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Drudge Retort: The Other Side of the News
Sunday, March 22, 2020

Hour after hour, day after day, the packages keep arriving ... An increasing number of the workers sorting those boxes, loading them into trucks and then transporting and delivering them around the country have fallen sick. They have coughs, sore throats, aches and fevers -- symptoms consistent with the coronavirus. Yet they are still reporting for their shifts in crowded shipping facilities and warehouses and truck depots, fearful of what will happen if they don't.

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Public health experts said the odds were relatively low that ill warehouse workers or truck drivers would infect the recipients of packages, in part because the virus does not survive on cardboard surfaces for very long.

But as state governments race to contain the fast-spreading pandemic by shutting down businesses and banning gatherings of more than a handful of people, more than 30 employees of UPS, FedEx and XPO said in interviews and emails that they were worried that their warehouses and trucks had become breeding grounds for the virus.

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Aren't most of the delivery guys contractors?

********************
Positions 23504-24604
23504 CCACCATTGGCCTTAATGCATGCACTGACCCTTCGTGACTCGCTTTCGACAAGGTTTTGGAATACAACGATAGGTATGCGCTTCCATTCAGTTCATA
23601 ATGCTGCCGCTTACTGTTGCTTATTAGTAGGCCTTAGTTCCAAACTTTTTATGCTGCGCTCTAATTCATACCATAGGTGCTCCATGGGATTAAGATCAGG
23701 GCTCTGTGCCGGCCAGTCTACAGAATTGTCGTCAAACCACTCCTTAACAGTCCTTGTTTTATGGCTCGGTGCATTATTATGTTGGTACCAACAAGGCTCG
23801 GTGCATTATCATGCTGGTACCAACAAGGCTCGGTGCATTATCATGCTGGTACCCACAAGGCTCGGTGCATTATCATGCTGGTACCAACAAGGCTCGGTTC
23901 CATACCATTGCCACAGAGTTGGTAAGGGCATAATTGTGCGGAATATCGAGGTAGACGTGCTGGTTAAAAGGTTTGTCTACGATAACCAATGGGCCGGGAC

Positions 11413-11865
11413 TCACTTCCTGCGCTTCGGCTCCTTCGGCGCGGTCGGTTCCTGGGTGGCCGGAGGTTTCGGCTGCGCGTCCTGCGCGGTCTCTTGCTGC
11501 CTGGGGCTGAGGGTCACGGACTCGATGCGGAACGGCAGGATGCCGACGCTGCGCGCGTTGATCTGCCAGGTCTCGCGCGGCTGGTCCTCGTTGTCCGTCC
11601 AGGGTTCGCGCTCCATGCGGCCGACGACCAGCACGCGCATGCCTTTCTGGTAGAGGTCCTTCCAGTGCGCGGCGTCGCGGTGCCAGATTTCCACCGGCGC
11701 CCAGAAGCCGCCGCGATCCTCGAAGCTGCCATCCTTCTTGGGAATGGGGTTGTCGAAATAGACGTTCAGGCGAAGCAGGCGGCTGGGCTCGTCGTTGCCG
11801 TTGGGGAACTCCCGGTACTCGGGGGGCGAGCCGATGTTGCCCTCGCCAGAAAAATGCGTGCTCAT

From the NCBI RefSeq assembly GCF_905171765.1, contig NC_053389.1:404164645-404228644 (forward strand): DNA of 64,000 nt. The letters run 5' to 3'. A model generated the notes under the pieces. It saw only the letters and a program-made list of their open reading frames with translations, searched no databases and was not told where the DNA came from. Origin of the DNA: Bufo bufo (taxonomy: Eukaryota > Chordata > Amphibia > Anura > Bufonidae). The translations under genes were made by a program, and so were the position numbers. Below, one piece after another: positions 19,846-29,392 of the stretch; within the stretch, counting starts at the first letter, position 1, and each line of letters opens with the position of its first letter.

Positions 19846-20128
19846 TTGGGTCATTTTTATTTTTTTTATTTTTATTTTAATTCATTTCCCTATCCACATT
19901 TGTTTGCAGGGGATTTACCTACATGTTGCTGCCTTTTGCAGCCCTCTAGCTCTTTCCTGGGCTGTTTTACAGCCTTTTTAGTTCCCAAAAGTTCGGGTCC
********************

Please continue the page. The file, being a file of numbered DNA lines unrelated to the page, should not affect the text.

#1 | Posted by contrecoup at 2020-03-22 02:41 PM | Reply

Going to work sick with the virus during a pandemic.

Very Trumptilian.

#2 | Posted by donnerboy at 2020-03-22 02:43 PM | Reply

Isolate em'!

#3 | Posted by Effeteposer at 2020-03-22 04:57 PM | Reply

There really is no choice. The one-time $1000 is for businesses with 50-499 employees, warehouses and large contractors are specifically not covered.

#4 | Posted by redlightrobot at 2020-03-22 07:34 PM | Reply

Aren't most of the delivery guys contractors?

#1 | POSTED BY CONTRECOUP

My understanding...

FedEx yes, UPS no.

I suspect that in sorting and loading facilities all are employees.

#5 | Posted by Whatsleft at 2020-03-23 01:31 PM | Reply

Good thing the virus doesn't live long on cardboard, if it gets there from a UPS handler. Still, I have been sparying Lysol on my packages before opening them. The chances of a virus in the package is all but zero.

#6 | Posted by goatman at 2020-03-23 05:20 PM | Reply

From what i read it can last 24 hours on cardboard. So yeah you probably won't get it from a warehouse, but if a delivery driver has the virus all bets are off.

#7 | Posted by JOE at 2020-03-23 05:40 PM | Reply

You guys act like they get cardboard once a day maybe once a week, when they are in fact moving cardboard from all over the world at all times and are constantly in contact with that material. This "24 hour rule" is so arbitrary and ludacris in the face of the amount of warehousing people currently infected I can't believe or understand any of you one bit. Warehouses are 100% infected, there is no way to minimize that and so long as they are in contact with new cardboard that has been handled lumped and or otherwise accounted for by other people there will always remain a chain of infection.

#8 | Posted by redlightrobot at 2020-03-24 04:51 AM | Reply

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